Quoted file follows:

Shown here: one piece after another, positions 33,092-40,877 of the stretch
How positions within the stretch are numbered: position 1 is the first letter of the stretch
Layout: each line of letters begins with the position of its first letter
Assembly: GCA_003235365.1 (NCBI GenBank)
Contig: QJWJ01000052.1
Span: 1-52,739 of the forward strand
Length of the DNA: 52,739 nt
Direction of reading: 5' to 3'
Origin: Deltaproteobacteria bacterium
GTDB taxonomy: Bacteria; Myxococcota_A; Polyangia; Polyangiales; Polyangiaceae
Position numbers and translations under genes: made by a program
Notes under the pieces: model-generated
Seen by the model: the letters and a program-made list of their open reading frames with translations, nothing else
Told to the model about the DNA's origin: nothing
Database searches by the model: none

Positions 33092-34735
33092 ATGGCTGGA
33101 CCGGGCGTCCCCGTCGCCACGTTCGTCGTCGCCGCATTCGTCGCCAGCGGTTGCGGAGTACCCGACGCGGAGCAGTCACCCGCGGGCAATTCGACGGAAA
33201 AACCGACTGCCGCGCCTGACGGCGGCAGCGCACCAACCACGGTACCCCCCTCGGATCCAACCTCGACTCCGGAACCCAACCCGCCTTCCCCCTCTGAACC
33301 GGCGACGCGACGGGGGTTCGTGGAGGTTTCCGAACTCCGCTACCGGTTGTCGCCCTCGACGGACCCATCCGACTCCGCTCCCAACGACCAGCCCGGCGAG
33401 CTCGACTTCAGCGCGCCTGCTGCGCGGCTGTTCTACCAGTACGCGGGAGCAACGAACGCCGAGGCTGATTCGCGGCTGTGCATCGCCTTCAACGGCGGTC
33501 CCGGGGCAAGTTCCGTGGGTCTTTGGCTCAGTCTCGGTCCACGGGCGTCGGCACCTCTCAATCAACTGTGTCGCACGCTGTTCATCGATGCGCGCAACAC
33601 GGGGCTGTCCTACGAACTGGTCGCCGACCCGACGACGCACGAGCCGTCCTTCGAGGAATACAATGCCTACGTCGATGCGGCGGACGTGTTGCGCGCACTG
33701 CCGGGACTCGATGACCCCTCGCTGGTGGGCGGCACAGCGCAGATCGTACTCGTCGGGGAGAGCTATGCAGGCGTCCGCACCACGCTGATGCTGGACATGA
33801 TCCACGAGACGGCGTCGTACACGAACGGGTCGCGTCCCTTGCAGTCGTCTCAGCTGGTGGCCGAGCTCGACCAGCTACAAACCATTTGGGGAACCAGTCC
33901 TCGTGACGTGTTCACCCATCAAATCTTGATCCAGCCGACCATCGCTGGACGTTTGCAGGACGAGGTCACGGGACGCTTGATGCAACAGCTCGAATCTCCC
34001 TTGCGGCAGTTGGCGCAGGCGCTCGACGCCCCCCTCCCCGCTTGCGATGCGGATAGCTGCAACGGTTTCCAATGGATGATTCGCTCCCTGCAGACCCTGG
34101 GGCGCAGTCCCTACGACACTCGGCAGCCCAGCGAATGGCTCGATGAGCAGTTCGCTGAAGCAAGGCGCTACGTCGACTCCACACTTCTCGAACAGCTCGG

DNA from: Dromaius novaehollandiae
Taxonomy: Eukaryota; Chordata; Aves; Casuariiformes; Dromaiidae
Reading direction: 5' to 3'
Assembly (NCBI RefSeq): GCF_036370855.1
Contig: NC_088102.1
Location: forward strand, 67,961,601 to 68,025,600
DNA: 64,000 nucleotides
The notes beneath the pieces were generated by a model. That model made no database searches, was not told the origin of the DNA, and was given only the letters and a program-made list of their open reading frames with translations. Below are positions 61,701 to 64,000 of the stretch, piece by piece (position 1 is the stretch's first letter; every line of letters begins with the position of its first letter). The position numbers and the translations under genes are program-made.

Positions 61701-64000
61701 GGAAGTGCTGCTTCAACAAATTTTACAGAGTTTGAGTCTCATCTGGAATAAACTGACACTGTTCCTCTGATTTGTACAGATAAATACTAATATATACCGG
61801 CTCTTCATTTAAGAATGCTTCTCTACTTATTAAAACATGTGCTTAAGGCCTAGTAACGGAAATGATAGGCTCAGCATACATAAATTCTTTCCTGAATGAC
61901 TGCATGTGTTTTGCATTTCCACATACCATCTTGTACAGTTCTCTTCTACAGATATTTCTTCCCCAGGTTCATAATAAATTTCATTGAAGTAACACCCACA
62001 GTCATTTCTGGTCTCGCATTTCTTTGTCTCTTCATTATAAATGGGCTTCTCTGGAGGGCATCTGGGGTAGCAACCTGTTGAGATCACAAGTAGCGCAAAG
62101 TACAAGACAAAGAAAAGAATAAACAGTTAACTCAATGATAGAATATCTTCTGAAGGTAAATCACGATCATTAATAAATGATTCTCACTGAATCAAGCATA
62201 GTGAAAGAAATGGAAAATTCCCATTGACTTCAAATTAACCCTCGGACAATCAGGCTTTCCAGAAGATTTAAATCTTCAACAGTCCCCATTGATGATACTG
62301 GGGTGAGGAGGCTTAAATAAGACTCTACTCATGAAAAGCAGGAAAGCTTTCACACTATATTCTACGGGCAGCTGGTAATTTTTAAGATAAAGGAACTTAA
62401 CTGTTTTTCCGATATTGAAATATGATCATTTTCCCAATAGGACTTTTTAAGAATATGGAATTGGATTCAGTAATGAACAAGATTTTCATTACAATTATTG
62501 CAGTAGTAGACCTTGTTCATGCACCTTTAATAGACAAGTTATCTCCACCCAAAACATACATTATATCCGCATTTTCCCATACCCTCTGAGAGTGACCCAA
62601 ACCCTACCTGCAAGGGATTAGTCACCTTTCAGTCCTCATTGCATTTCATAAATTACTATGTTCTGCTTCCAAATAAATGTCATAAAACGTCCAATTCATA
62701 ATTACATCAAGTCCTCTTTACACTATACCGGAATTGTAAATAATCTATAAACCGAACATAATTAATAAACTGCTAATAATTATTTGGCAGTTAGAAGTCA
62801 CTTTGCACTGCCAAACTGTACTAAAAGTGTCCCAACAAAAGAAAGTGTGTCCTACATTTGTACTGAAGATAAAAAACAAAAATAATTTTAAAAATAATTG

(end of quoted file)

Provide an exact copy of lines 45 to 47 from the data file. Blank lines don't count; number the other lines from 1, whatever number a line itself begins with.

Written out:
62401 CTGTTTTTCCGATATTGAAATATGATCATTTTCCCAATAGGACTTTTTAAGAATATGGAATTGGATTCAGTAATGAACAAGATTTTCATTACAATTATTG
62501 CAGTAGTAGACCTTGTTCATGCACCTTTAATAGACAAGTTATCTCCACCCAAAACATACATTATATCCGCATTTTCCCATACCCTCTGAGAGTGACCCAA
62601 ACCCTACCTGCAAGGGATTAGTCACCTTTCAGTCCTCATTGCATTTCATAAATTACTATGTTCTGCTTCCAAATAAATGTCATAAAACGTCCAATTCATA